SACRAMENTO — It was almost a throwaway line amid more pressing concerns, but Coach Doc Rivers made sure to mention it during a recent practice.
"He was like, 'Oh, also, we've got to stop that,'" Clippers point guard Austin Rivers said Wednesday, recalling what his coach and father had told his team about its tendency to complain too much to referees.
Technically speaking, the Clippers are among the biggest offenders in the NBA. Matt Barnes, Blake Griffin and DeAndre Jordan rank among the league leaders in technical fouls, which could have ramifications beyond sending the other team to the free-throw line.
"At the end of the day they're human too," Austin Rivers said of referees, "so if it's a 50-50 call, do we get it? Probably not right now because they don't like us."
Griffin intimated that he came out on the wrong end of a controversial charging call in the final minute of the Clippers' loss to the Houston Rockets on Sunday, though the NBA reviewed the play and said the call was correct.
Griffin appeared to direct some harsh words at officials on his way off the court and his teammates continued to feel aggrieved a few days later.
"When it comes down to a call, we're not getting it like you saw against Houston," Rivers said. "Those little calls like that … I mean, that's a terrible call."
Doc Rivers acknowledged his team needed to restrain itself for reasons beyond player-referee relations.
"Forget about the ref part," Rivers said, "I think it allows you to have better focus on your job and I think when you're spending your job on [complaining], there's a chance you're going to miss an ATO [after timeout play] or you're not going to execute properly, maybe not be in the right spot defensively because you lose your focus."
Barnes entered Wednesday with 12 technical fouls, trailing only Oklahoma City's Russell Westbrook (14) and Phoenix's Markieff Morris (13). Griffin had nine technicals and Jordan six. Players are suspended for one game once they accumulate 16 technicals.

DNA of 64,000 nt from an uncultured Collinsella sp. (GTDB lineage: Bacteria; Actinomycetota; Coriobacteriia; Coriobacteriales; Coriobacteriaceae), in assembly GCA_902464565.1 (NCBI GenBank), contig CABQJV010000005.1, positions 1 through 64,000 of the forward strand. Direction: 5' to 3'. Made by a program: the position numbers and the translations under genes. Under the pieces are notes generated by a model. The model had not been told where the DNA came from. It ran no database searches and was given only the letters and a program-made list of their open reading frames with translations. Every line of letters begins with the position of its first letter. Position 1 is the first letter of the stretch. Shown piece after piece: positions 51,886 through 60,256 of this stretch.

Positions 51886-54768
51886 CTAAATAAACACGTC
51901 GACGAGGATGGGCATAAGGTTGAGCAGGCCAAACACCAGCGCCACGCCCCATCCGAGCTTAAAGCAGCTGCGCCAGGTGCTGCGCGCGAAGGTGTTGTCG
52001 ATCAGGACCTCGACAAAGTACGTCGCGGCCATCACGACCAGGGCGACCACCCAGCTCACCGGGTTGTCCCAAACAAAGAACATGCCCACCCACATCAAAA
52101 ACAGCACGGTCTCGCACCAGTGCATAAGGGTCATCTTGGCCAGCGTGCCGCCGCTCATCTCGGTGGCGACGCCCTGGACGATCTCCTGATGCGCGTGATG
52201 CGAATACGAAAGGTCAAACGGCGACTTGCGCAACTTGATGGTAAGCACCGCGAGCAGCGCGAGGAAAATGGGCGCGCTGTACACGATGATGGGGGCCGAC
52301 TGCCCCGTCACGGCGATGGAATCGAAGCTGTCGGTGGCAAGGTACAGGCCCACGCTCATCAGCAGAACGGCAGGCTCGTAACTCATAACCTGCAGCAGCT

Austin Rivers, who spent his first 2 1/2 seasons with the New Orleans Pelicans, laughed when asked if the Clippers had a reputation for complaining too much.
"It's an emotional team, for positive reasons for us, but we take it out sometimes on them, but it's just because we want to win so bad," Rivers said. "We've talked about it. We're just going to focus on playing and leaving them alone."
Griffin's return from an elbow injury appears to have triggered a two-spot drop in the rotation for Spencer Hawes.
Hawes played fewer minutes than reserve forward Glen Davis in Griffin's first two games back from a five-week absence, though Hawes was the first big man off the bench against the Sacramento Kings on Wednesday at Sleep Train Arena after Griffin picked up his second foul late in the first quarter.
Doc Rivers said Davis had earned the increase in minutes by playing perhaps the best defense of his six seasons under Rivers.
"In Boston, he was the king of taking charges," Rivers said. "Last year, he did it but not as much. Now you can see he's back to doing it and that means his feet are moving again."
Said Davis: "I do the small things. That's my thing."